Eventually I turned to God, well I had to have hope in something. I would visit the church every day. I would pray that something would come to me, something would be found, new evidence, anything but what turned up. Little Bonnie. My little Bonnie. Conflict of interest they told me. They told me I would be useless. For three days I sat in the church promising to sacrifice anything I had, everything I was to bring her back. To catch him. To find the bastard that laid his hands on my own child, delivered her to my doorstep, left her in the rain; the cold dead of night. My wife found her lifeless body the following morning. We’d put her to bed the night before, she slept soundly dreaming of tiddly-winks and Betty, her doll, who’d slept next to her. We never even knew she was missing. Of course the department found nothing, they knew nothing. I turned crazy, started making my own case, stealing from the department records, interrogating my friends and colleagues on the official case, getting nowhere. I still sat in the church, everyday hoping and praying that something would come, something would turn up.
I was dismissed. How is that even possible? Perverting the course of justice they say, SHE WAS MY GIRL, my little Bonnie. They couldn’t take me off the case completely though, nope, didn’t know about my secret stash of case files. I’d copied everything. All nine cases of the mystery ‘8’. My theory, Bonnie wasn’t meant to be included, why kill nine when you brand ‘8’. We’d thought it was over before Bonnie turned up, that he’d finished. He’d had his eight.
I read in the news today, another little girl has turned up. Another nameless child. Another call for witnesses, for someone to claim the body. Bonnie was different. Bonnie was a taunt, he wanted me to keep going, to try and find him. He was testing me; why else would he pick her? No one missed all of the other girls, no one ever claimed them. The system didn’t work. Something was wrong but I couldn’t work out what it was, I couldn’t figure out who or why.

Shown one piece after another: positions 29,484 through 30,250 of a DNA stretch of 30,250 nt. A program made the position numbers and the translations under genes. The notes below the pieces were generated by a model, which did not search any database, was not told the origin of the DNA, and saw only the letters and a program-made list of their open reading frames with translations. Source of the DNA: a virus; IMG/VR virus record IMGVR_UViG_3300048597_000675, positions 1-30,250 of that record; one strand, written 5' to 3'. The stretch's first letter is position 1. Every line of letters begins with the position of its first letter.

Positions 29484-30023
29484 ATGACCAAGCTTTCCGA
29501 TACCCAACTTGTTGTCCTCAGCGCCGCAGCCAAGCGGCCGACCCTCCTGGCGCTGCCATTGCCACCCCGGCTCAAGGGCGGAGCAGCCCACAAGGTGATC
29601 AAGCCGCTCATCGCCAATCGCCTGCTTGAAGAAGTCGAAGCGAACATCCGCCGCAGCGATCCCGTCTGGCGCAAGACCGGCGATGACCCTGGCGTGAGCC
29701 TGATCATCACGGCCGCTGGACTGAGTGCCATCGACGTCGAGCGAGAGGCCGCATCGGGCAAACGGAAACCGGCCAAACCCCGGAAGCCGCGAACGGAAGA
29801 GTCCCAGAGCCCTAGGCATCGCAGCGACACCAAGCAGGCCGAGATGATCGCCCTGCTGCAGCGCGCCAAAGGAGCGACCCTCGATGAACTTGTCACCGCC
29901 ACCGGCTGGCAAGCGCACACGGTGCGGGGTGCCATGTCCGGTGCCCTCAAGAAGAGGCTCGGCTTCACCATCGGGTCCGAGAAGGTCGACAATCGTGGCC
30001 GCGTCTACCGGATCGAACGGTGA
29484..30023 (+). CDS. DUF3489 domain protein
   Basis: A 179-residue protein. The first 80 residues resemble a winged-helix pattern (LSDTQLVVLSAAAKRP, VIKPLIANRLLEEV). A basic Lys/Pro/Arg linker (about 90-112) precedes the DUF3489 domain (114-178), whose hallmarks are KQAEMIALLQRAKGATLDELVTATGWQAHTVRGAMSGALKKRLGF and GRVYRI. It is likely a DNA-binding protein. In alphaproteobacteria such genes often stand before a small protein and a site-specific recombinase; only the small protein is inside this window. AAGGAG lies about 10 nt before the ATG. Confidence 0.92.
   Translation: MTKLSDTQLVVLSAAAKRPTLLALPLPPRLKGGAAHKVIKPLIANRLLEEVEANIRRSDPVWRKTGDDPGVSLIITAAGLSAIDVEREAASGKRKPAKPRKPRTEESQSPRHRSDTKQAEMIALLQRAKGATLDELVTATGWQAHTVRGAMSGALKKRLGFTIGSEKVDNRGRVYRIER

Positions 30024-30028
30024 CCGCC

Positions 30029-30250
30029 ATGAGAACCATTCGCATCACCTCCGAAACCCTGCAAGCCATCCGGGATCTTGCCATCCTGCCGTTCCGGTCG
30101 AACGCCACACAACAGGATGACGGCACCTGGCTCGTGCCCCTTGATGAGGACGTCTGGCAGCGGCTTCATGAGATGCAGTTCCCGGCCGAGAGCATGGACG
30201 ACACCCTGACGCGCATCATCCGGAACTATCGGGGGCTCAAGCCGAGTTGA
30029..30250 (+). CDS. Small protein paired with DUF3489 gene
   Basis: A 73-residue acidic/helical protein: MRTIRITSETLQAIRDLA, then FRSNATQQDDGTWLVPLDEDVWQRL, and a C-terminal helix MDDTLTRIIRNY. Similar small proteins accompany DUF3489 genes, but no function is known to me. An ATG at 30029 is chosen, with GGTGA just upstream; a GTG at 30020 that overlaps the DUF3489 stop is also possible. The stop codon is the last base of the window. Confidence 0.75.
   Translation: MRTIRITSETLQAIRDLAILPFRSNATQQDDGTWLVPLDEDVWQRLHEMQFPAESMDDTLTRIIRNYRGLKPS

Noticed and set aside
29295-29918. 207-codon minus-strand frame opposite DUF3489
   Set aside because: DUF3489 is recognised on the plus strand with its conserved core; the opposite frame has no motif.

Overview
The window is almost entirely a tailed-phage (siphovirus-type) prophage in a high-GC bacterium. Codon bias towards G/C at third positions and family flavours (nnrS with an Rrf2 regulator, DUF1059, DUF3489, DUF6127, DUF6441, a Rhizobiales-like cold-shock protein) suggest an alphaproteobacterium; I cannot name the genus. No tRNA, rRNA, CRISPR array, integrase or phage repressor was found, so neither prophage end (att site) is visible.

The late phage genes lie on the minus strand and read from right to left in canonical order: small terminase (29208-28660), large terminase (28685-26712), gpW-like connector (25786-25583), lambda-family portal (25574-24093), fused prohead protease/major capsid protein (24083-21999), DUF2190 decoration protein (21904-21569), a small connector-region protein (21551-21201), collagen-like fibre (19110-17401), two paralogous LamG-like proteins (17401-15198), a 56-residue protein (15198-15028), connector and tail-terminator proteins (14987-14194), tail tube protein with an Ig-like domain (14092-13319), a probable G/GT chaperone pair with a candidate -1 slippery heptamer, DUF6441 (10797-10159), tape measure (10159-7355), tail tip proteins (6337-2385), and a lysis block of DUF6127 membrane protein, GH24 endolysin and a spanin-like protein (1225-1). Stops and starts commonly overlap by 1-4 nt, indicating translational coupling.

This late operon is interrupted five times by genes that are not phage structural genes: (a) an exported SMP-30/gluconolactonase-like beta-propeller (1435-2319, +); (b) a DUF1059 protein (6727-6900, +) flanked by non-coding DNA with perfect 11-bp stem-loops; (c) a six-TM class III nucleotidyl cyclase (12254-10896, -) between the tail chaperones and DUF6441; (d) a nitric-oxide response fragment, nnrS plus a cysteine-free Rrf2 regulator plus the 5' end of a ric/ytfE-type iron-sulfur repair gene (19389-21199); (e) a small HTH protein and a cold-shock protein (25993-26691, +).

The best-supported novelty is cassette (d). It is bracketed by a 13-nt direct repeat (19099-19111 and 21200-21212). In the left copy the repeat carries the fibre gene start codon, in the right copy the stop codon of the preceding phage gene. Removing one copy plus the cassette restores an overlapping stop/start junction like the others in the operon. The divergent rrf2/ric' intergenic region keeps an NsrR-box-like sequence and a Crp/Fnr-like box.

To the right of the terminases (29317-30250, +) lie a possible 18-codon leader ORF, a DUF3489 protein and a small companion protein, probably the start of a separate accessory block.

I followed the trail on the new girl, hiding in the shadows, following the investigation through the news, through the crime scenes. There had been three more girls turn up. The last one, Jenny, was claimed by a distant relative. She had been moved eighty miles from home. Supposedly an orphan child, the papers said the mother abandoned her. The claimant recognised her, they didn’t say how, they just knew. The mother acted distraught when she found out, but something didn’t add up. Had he got sloppy? Why had he chosen this girl now? One that could be identified. I followed this case to Hell’s Mouth, Wales.
I had no idea what I was doing here or what had I expected to find, but I knew I had to be here. Something had compelled me to come. For Bonnie. Dark figures passed around me, people could tell I wasn’t from around here. They kept stopping and whispering. I got an uneasy feeling about this place, the further I delved into the small, sheltered, little town. I discovered the orphanage here had been closed. Strange. I took it upon myself to delve into the town records, the library clerk staring at me the whole time. I flipped through pages of newspaper articles, all saying the same thing, ‘Girl Aged 8 Missing’, ‘Another Girl Disappears’, ‘No Trace of the Orphan Girls’. Orphan girls? Could these be the unclaimed girls we’d found? But the orphanage closed the year Bonnie died?
I don’t remember much about what happened next. Something roused me from the newspaper articles. My senses reeling, compelling me to leave. It was dark when I exited the library, something in me decided to investigate the orphanage. An uneasy mist surrounded the gates, the rundown building barely standing against the rough sea breeze. A dark figure moved in my peripheral vision. As soon as I turned, it had gone. The bushes across the street moved, I followed. Walking through dark passages and alleyways, across misty fields I could see a church spire just inside the woods. My compulsion to investigate was greater than ever. The dark figure crossed my line of site; in the distance stalking towards the church. Standing in front of the church I noticed the ‘8’ carved above the great doors. My realisation dawned. This was his home.
Frozen in time, unable and unwilling to move, I stood facing my God. Facing my reality. My life, my obsession had lead me to him. To his door, to this monster I couldn’t stop. My nemesis.
As the church clock strikes six, time stands still around me. A nearby cockerel crows waking me from my daydream. Someone’s Morning Prayer has been answered as I stand beside a body lying across the doorstep of the church. The body is mine. He was free, I was free. I push open the antique doors, my footsteps echoing through the empty pews. A bright light shining on the altar.
My darling little Bonnie.